In the after-effect of Mumbai terror attacks, while India and Pakistan seem to sit at the threshold of a possible war and hawks in both the countries talk of Ã¢â‚¬Ëœfinal battleÃ¢â‚¬â„¢ terrorists thrive on the growing conflict between the two nations. Two-way communication has been riddled with knee-jerk reactions, war of words, hatred, misunderstanding, and eventually war hysteria. India wants Pakistan to act while Pakistan is aggressive in denial. Historically, the rivalry between India and Pakistan resembles the traditional family hostility of two brothers of the same mother. Already we have fought three major wars, in addition to countless skirmishes during the last 60 years of our existence.Ã‚Â And this time, if there is a war, only winners would be the terrorists who have been responsible for wrecking devastation in both the countries. Instead, if the two countries exploit the correct formula for close co-operation against a common enemy, they will come out as true victors. It is disheartening to note how a simple solution is made so difficult by the hostile approach of both the countries.
The war like situation that exists now is different from its predecessors: this will not be a war against a country; this will be not be a war for the liberation of people either. Rather, it will be a war against what is called non-state players, i.e. terrorist individuals and organisations operating from within Pakistan. Not only leaders but also public are so ready for a war, with no realization of the consequences. An Indian attack on Pakistan soil would mean no less than a full scale war. There is likely possibility that an Indo-Pak war at this stage might go nuclear, not to forget that the sub-continent escaped nuclear holocaust by the skin of its teeth during the Kargil war. Perhaps this time it might not be that lucky. But who will pay the price?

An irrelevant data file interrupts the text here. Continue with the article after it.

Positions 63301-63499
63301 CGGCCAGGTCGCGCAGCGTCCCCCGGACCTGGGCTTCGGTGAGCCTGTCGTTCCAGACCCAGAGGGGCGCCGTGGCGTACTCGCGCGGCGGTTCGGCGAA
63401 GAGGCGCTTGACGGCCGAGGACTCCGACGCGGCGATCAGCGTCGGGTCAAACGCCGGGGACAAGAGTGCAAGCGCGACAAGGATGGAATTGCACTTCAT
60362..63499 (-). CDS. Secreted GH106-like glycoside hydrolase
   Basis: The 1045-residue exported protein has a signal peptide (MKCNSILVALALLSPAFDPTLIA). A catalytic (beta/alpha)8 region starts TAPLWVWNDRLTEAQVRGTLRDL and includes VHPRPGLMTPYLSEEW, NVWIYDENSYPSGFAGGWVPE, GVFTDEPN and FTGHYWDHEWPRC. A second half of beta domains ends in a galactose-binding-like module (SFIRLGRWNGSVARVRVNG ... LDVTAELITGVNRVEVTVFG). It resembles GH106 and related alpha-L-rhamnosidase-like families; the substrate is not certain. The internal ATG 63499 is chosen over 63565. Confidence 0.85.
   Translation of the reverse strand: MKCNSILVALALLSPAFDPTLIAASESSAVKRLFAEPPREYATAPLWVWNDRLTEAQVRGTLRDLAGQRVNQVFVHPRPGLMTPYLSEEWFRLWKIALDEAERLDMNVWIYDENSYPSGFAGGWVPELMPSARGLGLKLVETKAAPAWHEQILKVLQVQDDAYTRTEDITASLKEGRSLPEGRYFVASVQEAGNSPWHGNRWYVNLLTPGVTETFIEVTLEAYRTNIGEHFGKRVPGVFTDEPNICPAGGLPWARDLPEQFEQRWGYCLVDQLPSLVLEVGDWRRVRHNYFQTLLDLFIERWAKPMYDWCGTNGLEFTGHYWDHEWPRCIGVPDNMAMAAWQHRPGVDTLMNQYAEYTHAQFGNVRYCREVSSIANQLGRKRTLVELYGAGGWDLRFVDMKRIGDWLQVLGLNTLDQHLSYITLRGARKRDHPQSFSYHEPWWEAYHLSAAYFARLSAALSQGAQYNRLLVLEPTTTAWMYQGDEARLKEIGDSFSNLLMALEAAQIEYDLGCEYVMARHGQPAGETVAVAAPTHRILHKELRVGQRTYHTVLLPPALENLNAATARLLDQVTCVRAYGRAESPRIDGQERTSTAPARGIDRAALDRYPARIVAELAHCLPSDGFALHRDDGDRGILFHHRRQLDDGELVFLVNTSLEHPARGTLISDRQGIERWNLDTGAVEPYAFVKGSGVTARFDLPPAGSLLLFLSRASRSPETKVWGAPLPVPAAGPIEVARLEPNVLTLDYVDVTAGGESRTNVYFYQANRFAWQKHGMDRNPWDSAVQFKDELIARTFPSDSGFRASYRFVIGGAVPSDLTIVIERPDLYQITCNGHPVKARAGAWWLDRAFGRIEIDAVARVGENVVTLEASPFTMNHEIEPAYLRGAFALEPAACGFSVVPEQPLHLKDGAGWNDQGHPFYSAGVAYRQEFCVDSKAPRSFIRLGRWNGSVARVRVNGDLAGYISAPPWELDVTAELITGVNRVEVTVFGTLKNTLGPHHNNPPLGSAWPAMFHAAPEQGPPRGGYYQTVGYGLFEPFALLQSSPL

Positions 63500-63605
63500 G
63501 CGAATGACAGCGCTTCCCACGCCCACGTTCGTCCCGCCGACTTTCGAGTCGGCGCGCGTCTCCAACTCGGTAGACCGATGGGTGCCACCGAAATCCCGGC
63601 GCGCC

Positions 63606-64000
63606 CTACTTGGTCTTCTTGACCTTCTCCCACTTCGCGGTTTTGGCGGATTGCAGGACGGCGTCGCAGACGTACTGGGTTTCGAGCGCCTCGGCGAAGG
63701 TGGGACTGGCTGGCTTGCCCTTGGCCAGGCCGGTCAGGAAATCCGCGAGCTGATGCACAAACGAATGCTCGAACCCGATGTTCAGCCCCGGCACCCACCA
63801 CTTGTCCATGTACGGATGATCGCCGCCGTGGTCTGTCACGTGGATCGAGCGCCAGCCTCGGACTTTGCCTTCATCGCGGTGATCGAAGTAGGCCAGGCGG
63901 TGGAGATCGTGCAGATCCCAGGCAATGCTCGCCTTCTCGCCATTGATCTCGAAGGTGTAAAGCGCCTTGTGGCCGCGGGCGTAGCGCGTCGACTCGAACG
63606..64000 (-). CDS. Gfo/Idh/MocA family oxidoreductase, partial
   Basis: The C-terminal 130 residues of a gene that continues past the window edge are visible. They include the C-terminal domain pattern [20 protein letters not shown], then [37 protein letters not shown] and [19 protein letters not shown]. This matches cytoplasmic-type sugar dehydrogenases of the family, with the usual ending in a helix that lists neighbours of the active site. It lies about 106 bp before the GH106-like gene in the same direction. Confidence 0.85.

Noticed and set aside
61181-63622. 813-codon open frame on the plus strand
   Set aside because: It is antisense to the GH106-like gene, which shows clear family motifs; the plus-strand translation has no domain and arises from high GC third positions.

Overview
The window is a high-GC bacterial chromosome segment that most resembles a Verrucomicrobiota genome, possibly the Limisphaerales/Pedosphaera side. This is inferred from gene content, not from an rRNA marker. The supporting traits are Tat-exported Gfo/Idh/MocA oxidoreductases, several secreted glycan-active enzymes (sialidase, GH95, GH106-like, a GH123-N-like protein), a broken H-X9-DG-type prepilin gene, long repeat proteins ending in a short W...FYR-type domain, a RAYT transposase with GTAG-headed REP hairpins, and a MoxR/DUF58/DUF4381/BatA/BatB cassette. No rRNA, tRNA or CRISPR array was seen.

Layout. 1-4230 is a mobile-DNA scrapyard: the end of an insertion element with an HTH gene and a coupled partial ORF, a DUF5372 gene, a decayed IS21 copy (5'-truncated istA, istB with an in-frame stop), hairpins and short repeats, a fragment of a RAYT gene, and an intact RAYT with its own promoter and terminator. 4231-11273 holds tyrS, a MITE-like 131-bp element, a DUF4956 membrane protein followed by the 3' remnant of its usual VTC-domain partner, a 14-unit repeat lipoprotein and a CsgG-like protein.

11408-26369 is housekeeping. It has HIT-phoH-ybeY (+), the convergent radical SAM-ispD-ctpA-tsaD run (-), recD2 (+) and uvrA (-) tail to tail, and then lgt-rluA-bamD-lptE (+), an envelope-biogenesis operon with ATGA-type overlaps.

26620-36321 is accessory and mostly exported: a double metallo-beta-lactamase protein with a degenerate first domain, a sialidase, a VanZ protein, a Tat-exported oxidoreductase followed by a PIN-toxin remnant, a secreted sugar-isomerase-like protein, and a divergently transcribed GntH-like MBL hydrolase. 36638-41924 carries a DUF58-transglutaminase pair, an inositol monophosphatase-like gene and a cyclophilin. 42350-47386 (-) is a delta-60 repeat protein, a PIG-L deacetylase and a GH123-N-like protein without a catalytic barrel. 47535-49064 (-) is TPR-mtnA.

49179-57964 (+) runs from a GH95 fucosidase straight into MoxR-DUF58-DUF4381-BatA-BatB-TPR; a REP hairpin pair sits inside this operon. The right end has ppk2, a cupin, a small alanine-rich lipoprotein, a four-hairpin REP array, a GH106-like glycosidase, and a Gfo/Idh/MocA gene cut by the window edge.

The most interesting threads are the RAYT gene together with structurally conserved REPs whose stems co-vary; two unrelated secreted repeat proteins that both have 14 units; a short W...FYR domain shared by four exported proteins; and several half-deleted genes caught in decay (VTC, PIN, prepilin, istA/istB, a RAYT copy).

Let us turn to unprecedented casualty in case of a nuclear conflict: Natural Resources Defence Council (NRDC), the New York based global think tank, in its report, Ã¢â‚¬Å“The Consequences of Nuclear Conflict between India and PakistanÃ¢â‚¬Â has calculated the human costs of an Indo-Pak nuclear conflict. As per NRDC estimates, both countries have a total of 50 to 75 nuclear weapons. Depicting a nuclear war Scenario (10 bombs on 10 South Asian cities), it says that attack on 10 major cities Ã¢â‚¬â€œ 5 each in India and Pakistan Ã¢â‚¬â€œ would result in a combined death toll of 2,862,581, with 1,506,859 severely injured and 3,382,978 slightly injured. On Indian side, death toll is estimated at 1,690,702, while 892,459 and 2,021,106 would be severely and slightly injured respectively. On Pakistan side, a total of 1,171,879 people would die, while, 614,400 and 1,361,872 are to be severely and slightly injured.
In another Scenario (24 Ground Bursts), NRDC calculated the consequences 24 nuclear explosions detonated on the ground Ã¢â‚¬â€œ unlike the Hiroshima airburst Ã¢â‚¬â€œ resulting in significant amounts of lethal radioactive fallout, which is far more severe nuclear exchange between India and Pakistan. The report was first appeared in the January 14, 2002, issue of Newsweek (A Face-Off with Nuclear Stakes). Contrary to ground burst, exploding a nuclear bomb above the ground does not produce fallout. For example, can we imagine the consequences of ground burst if the Ã¢â‚¬Å“Little BoyÃ¢â‚¬Â detonated by the US above Hiroshima at an altitude of 1,900 feet could kill 70,000 people in the immediate effect with some 200,000 died up to 1950?